1. Permanently closing street areas. Copenhagen is a poster child for this, and several cities have followed suit around the world, in places such as Arequipa, Peru and as mentioned, in Times Square in New York City. Copenhagen architect/planner Jan Gehl described the Copenhagen actions as a series of small steps over many years in gaining public support and success.
A word of caution here also. Many U.S. cities created so-called “pedestrian malls” on wide American streets starting in 1959 in Kalamazoo, Mich. and as many as 200 more in the following 20 years. Yet only a select few have been successful. The successful and surviving ones (the Kalamazoo mall was converted back to cars) seem to have been programmed and well-managed (mostly in college towns) in a more updated view of how public space functions. Two others, the 16th Street Mall in Denver and Nicollet Mall in Minneapolis are viewed as successes, but they are actually transit malls — and well managed and programmed.
2. Putting a road diet on streets and creating pedestrian space from freed up areas. Sometimes, a street may be best left open to traffic on some level instead of turned into an all pedestrian area. This could be because the street is too wide, it has insufficient density to have sole pedestrian access or it may be decided that the street is an important thoroughfare for car traffic. Two examples come to mind. First, again in New York, aside Madison Square Park the city narrowed streets to provide a pedestrian plaza with chairs and tables with a stunning and direct view of the famous Flatiron Building. In Seattle, the parks department is building a linear park on a street known as the Bell Street Park while still maintaining limited car flow. This is basically a variation of the Dutch Woonerf or British “Home Zone.”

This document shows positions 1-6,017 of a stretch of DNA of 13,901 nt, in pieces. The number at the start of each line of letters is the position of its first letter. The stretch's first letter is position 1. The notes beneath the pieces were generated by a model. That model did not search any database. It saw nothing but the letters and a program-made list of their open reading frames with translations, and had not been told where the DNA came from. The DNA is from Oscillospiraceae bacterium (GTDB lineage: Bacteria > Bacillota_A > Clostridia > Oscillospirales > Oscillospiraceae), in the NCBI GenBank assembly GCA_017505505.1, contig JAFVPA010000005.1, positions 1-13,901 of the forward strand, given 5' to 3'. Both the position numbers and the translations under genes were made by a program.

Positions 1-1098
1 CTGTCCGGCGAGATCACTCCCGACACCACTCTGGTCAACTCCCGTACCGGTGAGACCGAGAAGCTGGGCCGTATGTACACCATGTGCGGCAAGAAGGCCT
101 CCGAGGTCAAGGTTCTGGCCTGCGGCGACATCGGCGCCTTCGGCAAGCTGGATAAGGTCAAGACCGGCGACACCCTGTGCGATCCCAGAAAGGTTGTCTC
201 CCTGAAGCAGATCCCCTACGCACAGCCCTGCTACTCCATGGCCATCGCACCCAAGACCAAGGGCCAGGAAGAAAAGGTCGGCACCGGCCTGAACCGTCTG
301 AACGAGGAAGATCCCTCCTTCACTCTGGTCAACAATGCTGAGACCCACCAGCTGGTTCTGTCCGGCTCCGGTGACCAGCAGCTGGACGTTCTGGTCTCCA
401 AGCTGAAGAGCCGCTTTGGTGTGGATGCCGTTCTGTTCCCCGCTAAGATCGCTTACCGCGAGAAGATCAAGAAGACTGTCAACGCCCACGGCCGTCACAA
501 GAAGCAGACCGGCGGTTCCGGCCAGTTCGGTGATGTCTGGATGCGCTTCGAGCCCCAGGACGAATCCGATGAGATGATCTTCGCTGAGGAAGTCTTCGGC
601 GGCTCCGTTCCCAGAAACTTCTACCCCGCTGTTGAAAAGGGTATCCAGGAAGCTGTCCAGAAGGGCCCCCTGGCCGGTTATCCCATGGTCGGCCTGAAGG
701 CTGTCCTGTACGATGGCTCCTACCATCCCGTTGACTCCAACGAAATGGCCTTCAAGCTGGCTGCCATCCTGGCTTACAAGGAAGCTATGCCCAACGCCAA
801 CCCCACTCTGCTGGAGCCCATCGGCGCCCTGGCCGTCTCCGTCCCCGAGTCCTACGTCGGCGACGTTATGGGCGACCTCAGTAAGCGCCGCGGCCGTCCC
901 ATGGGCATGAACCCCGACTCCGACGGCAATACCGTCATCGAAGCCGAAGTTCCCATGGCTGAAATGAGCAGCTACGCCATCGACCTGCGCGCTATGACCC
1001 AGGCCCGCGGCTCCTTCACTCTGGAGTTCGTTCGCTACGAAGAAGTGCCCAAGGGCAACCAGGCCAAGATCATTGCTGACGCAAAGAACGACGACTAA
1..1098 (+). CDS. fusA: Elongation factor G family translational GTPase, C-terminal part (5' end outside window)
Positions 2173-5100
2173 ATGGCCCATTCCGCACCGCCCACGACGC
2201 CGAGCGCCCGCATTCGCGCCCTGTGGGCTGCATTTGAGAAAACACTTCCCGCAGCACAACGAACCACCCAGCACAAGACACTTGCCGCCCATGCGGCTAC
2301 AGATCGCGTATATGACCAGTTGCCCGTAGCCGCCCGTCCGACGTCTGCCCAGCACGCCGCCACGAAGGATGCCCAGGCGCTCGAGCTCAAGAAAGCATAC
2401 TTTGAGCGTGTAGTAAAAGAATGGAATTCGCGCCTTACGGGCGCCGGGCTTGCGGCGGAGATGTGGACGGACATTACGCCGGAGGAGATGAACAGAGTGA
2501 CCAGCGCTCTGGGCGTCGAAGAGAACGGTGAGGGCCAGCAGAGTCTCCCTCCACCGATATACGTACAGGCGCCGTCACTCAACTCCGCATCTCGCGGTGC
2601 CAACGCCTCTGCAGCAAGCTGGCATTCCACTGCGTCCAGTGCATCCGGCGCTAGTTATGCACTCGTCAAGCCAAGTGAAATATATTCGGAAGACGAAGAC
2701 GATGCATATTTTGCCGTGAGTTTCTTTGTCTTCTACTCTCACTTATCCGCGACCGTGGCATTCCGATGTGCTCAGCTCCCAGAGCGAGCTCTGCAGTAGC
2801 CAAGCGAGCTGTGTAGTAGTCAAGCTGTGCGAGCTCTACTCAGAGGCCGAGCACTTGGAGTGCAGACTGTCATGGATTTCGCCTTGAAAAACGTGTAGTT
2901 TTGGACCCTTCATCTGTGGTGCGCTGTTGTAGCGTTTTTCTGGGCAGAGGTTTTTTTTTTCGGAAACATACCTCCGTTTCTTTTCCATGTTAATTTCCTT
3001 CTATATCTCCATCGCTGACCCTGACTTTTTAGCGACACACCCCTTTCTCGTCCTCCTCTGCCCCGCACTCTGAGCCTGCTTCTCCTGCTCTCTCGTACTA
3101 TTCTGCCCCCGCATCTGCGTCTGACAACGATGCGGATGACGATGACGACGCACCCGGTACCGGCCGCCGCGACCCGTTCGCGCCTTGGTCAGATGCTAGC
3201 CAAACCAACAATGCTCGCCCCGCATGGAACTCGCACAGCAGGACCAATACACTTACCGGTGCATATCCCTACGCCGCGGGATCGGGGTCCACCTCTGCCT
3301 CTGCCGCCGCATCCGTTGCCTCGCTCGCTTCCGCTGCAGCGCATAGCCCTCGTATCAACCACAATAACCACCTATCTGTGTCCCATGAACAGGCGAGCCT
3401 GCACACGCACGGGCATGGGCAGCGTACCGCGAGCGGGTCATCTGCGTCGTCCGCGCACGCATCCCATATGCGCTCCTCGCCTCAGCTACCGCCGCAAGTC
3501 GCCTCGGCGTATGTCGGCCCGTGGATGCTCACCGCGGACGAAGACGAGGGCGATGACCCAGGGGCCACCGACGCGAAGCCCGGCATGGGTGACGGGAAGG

3. Closing park roads. Countless examples from across the country from Central Park in New York to Golden Gate Park in San Francisco and Kansas City’s Cliff Driver in between. This is a growing trend, and there remain many roads that are not serving their parks and cities well by being open to cars.
4. Temporary “ciclovia” closures. Around the world, city streets are being shut down to cars on one or more summer weekend days — in the U.S. this includes Portland’s Sunday Parkways, New York’s Sunday Streets and Baltimore’s B-more Streets for People. The concept originated in Bogota and then other Latin America cities such as Mexico City and Guadalajara before going global.